"Setting up a Django Server with Gentoo"

This is part 3 in a 3 part series I've written on setting up a Django production site on Gentoo. In the first 2 parts I went over basic boilerplate server setup, and database installation which can be on the same server or separated.



Django is a fantastic web framework written in Python. It is robust, mature, and adaptable to almost any web service need. Deploying a Django project to production can be tricky. This guide takes you through a well-established process that I have hand-tailored to work with the Gentoo Linux operating system.

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Installing the PostgreSQL server is covered in part 2 of this series. If you are hosting Postgres on the same server as your Django projects, you can skip this step. Otherwise, you'll need to install the PostgreSQL client and create an environment variable pointing to the external Postgres server:

emerge postgresql-base -avq

Edit /etc/bash/bashrc and add the following:

export PGOST="IP of postgres server"

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virtualenv and pip

You should already know what these are for. If you don't, this guide is not for you.

emerge virtualenv -avq
easy_install pip

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If you plan on doing any kind of geo-locating in your projects (and you inevitably will) it is good to have this library in place.

echo "sci-libs/gdal geos" >> /etc/portage/package.use
emerge gdal -avq

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Basic Necessities

All the little things. First, make sure you've set a proper language in your make config. This is used later when installing pyenchant for spell-checking. Add this to the end of /etc/make.conf:


And a few other use flags you'll probably want:

echo "dev-vcs/subversion perl -dso" >> /etc/portage/package.use
echo "dev-vcs/git subversion" >> /etc/portage/package.use

Time to install everything:

emerge sys-apps/ack mercurial subversion git pyenchant -avq
emerge memcached xapian xapian-bindings -avq

Edit /etc/conf.d/memcached:


Start it and set to start on boot:

/etc/init.d/memcached start
rd-update add memcached default

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Web User

This is the user that will house your projects and be responsible for Apache and NGINX.

useradd --create-home --system --home=/var/www web
su - web
cd .ssh
ssh-keygen -t rsa -C "web@newserver"
cd ..

Add the following to /var/www/.bashrc:

# Shortcut for activating a virtualenv
alias activate='. env/bin/activate'
# Remove all *.pyc recursively
alias pycclean='find . -name "*.pyc" -exec rm {} \;'

And exit.


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Ideally you'll do this on a separate server altogether, but that may not be feasible for your situation/budget.

useradd --create-home --system --home=/var/backups backups
su - backups
cd .ssh
ssh-keygen -t rsa -C "backups@newserver"
passwd backups

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We use NGINX to serve static files. Requests for pages/services themselves get reverse-proxied to Apache which in turn will communicate with Django via WSGI. We don't need the whole shebang with NGINX, so add the following to /etc/make.conf:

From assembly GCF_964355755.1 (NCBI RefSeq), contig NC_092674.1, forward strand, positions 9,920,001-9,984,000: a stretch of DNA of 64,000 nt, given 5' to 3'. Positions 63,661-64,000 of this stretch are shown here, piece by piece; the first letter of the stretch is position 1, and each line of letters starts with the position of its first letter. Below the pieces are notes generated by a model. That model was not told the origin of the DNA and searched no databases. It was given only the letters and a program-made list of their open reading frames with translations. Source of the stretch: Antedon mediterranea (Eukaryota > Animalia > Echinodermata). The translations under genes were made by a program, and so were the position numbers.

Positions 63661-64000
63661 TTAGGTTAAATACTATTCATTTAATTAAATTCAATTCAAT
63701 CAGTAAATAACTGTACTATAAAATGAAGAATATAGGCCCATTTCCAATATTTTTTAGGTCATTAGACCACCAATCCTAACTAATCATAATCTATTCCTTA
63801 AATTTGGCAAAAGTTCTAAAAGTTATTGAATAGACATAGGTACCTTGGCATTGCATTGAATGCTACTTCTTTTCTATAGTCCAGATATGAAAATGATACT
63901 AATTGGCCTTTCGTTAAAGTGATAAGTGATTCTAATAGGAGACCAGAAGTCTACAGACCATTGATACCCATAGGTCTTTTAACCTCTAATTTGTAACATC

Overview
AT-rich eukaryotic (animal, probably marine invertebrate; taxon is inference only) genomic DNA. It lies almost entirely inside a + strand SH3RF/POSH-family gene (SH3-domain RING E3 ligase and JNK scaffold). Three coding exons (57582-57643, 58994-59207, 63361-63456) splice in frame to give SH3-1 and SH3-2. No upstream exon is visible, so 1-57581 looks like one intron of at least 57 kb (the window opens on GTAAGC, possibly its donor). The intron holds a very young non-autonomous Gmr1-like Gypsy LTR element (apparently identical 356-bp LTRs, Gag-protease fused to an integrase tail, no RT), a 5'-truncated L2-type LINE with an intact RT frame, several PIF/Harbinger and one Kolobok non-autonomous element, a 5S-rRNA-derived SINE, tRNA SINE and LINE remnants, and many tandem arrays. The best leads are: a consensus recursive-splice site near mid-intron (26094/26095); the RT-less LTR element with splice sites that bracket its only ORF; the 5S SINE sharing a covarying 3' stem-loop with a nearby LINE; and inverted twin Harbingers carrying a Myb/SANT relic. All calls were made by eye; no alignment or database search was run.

NGINX_MODULES_HTTP="access auth_basic autoindex browser charset empty_gif geo gzip limit_req limit_zone map memcached proxy referer rewrite split_clients ssi upstream_ip_hash userid"

And install the VIM syntax library for the NGINX configuration files (why this doesn't come with VIM by default is beyond me).

echo "www-servers/nginx vim-syntax" >> /etc/portage/package.use

Install NGINX.

emerge nginx -avq

You'll want a folder to store individual site configurations. So create this.

mkdir /etc/nginx/vhosts.d

Edit /etc/nginx/nginx.conf to your liking, then start NGINX and set it to start on boot.

/etc/init.d/nginx start
rc-update add nginx default

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As with NGINX, we only need parts of Apache for our purposes, so add this to /etc/make.conf:

APACHE2_MODULES="authz_host deflate dir filter headers include log_config logio mime mime_magic negotiation unique_id vhost_alias"

If you plan on using SSL, disregard the -ssl flags, but otherwise:

echo "www-servers/apache threads -ssl" >> /etc/portage/package.use
echo "app-admin/apache-tools -ssl" >> /etc/portage/package.use

Install Apache and the WSGI mod.

emerge apache mod_wsgi -avq

Modify the following in /etc/apache2/httpd.conf:

User web
Group web
Listen 8080
Include /etc/apache2/vhosts.d/*.conf

We don't need the default virtual configs that Apache comes with, so delete them.

rm /etc/apache2/vhosts.d/*

And configure Apache to only load the modules we need by editing /etc/conf.d/apache2:


Remove the unnecessary localhost directory (if it exists).

rm -rf /var/www/localhost

Start Apache and set it to start on boot.

/etc/init.d/apache2 start
rc-update add apache2 default

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I use django_compressor in all of my projects which in turn compiles my SASS files for me. If you use django_compressor in this way also, you'll need to install SASS.

echo 'RUBY_TARGETS="ruby19"' >> /etc/make.conf
emerge dev-ruby/sass -avq

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If all went well, you now have a fully functional Django production stack. Your projects can be git-cloned in the /var/www directory, then you simply need to set up the virtual environment, set up a database, collect static files, and symlink your apache and nginx configuration files to their respective vhosts.d folders.

Don't forget to set up cron jobs for backups.

If I've left anything out or failed to be clear, please let me know in the comments.

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